State Law Inhibits Municipal Supplier Diversity
New Research Finds State Law Inhibits Municipal Efforts to Increase Supplier Diversity
Over the next five years, cities and towns in Massachusetts will have over $7 billion to spend from the federal recovery and infrastructure bills. However, Massachusetts municipalities are poorly-positioned to invest these dollars equitably, due to constraints imposed by state contracting law. New research from MassINC and Lawyers for Civil Rights warns changes to state law are urgently required; otherwise, this unprecedented infusion of public investment will exacerbate growing inequality.
The new study, supported by Eastern Bank Foundation, looks at best practices that have emerged in the field of inclusive public contracting over the past several decades. It finds that Massachusetts communities are unable to implement many of these approaches due to restrictions imposed by state law.
“Previous MassINC research shows how changing demographics in regions throughout the state make it essential to position entrepreneurs of color to successfully grow their businesses,” says Ben Forman, Executive Director of MassINC’s Gateway Cities Innovation Institute; “for many small businesses, public contracts are an important source of revenue.”
“Right now, Massachusetts communities are struggling to implement inclusive contracting best practices,” observes Iván Espinoza-Madrigal, Executive Director of Lawyers for Civil Rights. “This new research suggests outmoded state laws are not the only barrier municipalities face, but they are arguably the most formidable.”
The report shows that when building public school facilities, state law gives municipalities wide latitude to implement inclusive contracting best practices. However, few cities effectively employ these policies; minority-owned businesses receive only 1 percent of design and construction work on local schools, even in diverse cities like Springfield.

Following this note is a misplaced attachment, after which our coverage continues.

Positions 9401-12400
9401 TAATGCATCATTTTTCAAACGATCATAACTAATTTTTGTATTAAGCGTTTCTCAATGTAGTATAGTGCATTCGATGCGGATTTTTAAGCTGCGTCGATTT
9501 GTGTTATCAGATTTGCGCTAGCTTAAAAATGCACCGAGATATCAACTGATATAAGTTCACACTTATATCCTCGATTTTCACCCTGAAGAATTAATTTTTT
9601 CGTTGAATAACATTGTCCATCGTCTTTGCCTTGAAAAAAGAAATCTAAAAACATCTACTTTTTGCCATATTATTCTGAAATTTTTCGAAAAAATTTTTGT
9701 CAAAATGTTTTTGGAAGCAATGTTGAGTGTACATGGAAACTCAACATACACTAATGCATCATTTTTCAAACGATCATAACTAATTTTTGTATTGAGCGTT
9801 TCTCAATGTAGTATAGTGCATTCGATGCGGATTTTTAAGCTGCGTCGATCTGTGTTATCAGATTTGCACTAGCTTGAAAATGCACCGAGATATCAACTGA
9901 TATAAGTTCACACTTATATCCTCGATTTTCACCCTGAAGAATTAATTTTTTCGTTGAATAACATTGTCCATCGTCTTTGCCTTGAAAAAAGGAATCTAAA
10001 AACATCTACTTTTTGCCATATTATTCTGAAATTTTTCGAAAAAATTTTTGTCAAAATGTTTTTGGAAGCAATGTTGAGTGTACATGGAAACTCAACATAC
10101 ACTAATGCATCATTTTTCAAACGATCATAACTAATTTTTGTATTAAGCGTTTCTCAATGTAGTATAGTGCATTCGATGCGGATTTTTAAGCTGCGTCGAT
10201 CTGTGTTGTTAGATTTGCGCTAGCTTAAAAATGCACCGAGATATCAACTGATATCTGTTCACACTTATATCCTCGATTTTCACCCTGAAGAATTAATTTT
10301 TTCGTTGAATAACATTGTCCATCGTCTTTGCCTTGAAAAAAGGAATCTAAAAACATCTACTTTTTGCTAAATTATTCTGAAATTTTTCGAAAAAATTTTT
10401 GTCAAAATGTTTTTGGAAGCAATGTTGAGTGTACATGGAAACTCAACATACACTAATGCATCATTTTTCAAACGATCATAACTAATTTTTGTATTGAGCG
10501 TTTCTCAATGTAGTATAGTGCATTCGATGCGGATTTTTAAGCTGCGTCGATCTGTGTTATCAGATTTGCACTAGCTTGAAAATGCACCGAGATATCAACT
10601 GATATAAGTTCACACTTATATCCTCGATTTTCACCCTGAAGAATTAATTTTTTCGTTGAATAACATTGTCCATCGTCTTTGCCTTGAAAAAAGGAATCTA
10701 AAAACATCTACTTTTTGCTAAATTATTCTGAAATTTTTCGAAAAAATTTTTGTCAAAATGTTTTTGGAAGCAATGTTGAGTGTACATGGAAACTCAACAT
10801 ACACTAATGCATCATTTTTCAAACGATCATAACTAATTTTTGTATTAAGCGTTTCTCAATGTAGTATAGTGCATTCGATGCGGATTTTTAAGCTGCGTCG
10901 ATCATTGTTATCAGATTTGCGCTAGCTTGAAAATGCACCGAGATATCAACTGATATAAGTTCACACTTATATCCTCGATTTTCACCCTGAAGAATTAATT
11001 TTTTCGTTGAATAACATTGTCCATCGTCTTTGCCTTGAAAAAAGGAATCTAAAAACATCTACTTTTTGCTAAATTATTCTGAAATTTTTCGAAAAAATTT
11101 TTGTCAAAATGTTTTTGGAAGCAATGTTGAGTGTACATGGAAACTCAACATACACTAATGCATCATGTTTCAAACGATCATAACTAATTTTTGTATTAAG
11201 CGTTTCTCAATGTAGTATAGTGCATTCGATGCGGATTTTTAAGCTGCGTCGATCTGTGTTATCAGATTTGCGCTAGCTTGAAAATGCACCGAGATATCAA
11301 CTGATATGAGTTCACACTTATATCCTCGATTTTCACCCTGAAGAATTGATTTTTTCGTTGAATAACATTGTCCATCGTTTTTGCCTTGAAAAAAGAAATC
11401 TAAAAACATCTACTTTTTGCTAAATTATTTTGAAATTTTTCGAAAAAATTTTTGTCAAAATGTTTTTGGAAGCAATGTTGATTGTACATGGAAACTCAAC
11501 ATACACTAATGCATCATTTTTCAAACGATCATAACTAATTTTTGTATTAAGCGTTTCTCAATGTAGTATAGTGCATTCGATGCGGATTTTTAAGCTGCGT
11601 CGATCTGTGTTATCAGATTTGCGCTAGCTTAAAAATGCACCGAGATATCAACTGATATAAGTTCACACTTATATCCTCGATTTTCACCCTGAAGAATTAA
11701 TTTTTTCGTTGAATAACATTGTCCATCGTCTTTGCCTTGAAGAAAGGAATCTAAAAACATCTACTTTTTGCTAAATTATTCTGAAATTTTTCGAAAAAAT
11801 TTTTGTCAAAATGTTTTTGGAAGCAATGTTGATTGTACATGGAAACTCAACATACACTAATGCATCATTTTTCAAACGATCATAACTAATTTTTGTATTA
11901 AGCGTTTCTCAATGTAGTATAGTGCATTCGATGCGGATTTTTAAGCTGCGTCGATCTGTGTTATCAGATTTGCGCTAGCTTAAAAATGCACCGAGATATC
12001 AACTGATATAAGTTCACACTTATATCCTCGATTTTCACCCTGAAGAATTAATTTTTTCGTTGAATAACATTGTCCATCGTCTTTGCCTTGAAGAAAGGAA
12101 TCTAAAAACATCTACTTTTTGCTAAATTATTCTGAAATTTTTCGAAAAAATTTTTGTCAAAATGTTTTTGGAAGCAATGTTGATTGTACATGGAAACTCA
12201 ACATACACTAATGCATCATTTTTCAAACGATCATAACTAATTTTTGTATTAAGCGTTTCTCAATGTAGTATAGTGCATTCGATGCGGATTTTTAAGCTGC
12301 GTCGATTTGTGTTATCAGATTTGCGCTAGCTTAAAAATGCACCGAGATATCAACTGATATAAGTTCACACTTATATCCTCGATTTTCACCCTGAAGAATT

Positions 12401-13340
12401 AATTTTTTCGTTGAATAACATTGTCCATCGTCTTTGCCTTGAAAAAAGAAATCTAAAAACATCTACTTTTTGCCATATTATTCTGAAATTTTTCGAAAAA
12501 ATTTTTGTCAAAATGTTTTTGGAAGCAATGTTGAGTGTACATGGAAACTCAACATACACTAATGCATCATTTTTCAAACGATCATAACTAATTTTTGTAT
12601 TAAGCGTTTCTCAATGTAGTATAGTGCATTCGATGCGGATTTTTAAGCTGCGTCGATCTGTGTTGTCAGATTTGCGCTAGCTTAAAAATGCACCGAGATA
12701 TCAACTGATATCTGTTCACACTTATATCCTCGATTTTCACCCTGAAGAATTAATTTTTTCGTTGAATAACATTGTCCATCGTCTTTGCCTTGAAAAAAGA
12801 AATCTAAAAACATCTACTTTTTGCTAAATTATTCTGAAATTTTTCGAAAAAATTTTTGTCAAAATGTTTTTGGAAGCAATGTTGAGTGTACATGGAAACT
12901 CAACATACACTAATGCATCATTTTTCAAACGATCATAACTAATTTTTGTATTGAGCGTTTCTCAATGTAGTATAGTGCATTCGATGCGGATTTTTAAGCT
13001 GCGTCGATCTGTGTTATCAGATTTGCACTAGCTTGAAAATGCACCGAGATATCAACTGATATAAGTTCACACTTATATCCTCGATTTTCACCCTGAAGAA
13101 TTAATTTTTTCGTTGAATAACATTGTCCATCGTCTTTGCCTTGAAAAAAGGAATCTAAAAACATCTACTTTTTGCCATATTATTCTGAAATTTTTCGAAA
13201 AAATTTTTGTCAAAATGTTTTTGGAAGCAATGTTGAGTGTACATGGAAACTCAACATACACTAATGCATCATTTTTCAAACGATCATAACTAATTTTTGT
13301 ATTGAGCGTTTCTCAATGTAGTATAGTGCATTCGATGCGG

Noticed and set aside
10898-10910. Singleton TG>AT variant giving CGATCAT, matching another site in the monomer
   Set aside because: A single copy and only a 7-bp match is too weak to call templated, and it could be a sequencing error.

However, school building projects are relatively uncommon. And cities in Massachusetts are prohibited from using inclusive contracting best practices on roads, sewers, sidewalks, and other public works activities that municipal governments undertake with much more regularity. Most of the federal infrastructure funding that cities will be responsible for deploying will fall in this public works category, where the restraints imposed by Massachusetts state law create unnecessary barriers for municipalities that want to increase contracting with diverse businesses.
The report calls on the legislature to take proactive measures to ensure that municipal governments are better-positioned to fuel equitable growth with the unprecedented infusion of federal investment headed our way.
“There is a historical legacy of racial injustice when it comes to federal, state, and municipal infrastructure investment,” says Espinoza-Madrigal. “If we truly want things to be different this time, the legislature must empower municipalities to implement effective inclusive contracting policies. This is critical to close the racial wealth gap.”
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Founded in 1996, MassINC’s mission is to provide the people of Massachusetts with the information they need to participate fully in our democracy. We are a nonpartisan 501(c)(3) and achieve impact through independent research, nonprofit journalism, and civic engagement.
About Lawyers for Civil Rights
Lawyers for Civil Rights (LCR) works with communities of color and immigrants to fight discrimination and foster equity through creative and courageous legal advocacy, education, and economic empowerment. In partnership with law firms and community allies, we provide free, life-changing legal support to individuals, families, and small businesses. LCR | BizGrow provides free legal assistance, business support, and technical assistance to minority, immigrant, and women business owners—ensuring they encounter fewer obstacles and more opportunities.